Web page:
2) He embraces low-quality cameras. Some of the shots are quite clean and clear. Godard used pro cameras from Canon and other companies (Canon Europe set up a whole minisite dedicated to the project) that are capable of delivering a very serviceable cinematic picture. But those shots are some of the least evocative images in the film. He also employed consumer and prosumer cameras (the credits list cameras from GoPro and Panasonic's Lumix line among others I was too slow to jot down) that deliver rougher edges, smearier colors, and generally a more lo-fi stereo effect. In some cases the colors have been quite obviously tweaked, to surreal effect, drawing even more attention to the harsher video-y edge of the pixels. The 3D effect is less precise but still quite pronounced; the resulting images take on a dreamlike quality.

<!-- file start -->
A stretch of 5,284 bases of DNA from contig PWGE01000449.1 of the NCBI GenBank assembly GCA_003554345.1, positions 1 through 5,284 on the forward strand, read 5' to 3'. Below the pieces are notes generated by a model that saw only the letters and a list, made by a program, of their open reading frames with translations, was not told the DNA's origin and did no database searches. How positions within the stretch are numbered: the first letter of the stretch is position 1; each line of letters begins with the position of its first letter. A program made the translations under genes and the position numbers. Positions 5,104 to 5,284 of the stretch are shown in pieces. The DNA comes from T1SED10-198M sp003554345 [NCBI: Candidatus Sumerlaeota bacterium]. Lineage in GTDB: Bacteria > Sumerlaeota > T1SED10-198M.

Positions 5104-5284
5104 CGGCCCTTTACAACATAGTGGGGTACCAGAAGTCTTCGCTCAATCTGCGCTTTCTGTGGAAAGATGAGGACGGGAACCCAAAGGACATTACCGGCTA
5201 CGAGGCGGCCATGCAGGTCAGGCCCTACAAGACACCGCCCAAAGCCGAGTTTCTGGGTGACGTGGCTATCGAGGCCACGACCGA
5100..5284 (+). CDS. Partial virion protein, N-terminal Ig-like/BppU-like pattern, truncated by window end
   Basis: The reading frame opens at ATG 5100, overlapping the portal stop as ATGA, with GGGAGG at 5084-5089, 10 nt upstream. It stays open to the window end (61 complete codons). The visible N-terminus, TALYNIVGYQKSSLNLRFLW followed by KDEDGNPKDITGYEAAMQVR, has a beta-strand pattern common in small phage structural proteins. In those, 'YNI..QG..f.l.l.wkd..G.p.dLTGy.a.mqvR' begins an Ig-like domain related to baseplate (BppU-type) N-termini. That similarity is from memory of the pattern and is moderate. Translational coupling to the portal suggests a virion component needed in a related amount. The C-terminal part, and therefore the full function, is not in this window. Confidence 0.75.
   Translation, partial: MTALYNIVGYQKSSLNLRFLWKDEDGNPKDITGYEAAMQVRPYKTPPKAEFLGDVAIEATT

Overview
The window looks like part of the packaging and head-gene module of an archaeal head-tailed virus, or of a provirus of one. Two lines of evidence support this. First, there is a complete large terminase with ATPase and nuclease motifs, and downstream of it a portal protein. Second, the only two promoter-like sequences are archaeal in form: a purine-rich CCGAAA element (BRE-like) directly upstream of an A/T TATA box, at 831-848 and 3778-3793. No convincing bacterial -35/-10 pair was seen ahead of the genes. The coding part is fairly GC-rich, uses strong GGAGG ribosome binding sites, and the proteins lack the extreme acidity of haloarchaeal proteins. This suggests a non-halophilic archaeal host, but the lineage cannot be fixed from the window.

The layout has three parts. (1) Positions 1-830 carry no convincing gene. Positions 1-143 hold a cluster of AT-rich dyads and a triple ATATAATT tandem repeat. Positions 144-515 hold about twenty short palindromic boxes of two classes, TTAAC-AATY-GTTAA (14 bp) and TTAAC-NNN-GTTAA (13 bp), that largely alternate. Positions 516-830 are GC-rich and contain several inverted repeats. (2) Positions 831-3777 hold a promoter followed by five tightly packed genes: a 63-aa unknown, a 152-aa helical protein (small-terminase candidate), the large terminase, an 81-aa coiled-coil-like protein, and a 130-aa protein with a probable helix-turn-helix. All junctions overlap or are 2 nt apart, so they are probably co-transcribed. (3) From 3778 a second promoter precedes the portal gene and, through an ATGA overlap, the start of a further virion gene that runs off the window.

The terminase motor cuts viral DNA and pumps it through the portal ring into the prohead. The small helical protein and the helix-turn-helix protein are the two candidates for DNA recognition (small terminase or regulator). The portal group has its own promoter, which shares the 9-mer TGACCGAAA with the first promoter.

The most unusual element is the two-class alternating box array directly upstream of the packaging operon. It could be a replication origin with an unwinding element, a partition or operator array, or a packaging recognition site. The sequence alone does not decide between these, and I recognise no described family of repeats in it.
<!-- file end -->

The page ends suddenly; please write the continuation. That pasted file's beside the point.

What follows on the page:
3) He gravitates toward deep focus. Stereo films often use depth of field effects to create cues telling the audience where its eyes should be looking in the frame. If the background is completely out of focus, a viewer will tend to look at foreground objects that are in sharp focus (and generally converged near the screen plane) and vice versa. But many shots in Godard's film have extended depth of field—probably owing in part to the use of cameras with small-format sensors—and his camera is often placed so that it peers through windows or panes of glass, emphasizing the multi-layered quality of the already expansive scenes. One shot is photographed through a car windshield as raindrops hit it and the wipers swish back and forth. You can clearly see the trees, clouds and sky outside the car, but you can also converge the drops and splashes of water hitting and smearing against the glass in the foreground of the scene if you cross your eyes strenuously enough. It's not exactly easy to watch, but the pronounced stereo effects across the full depth of the image, from the car's interior to the wide exterior outside, give the shot a hyper-realistic quality.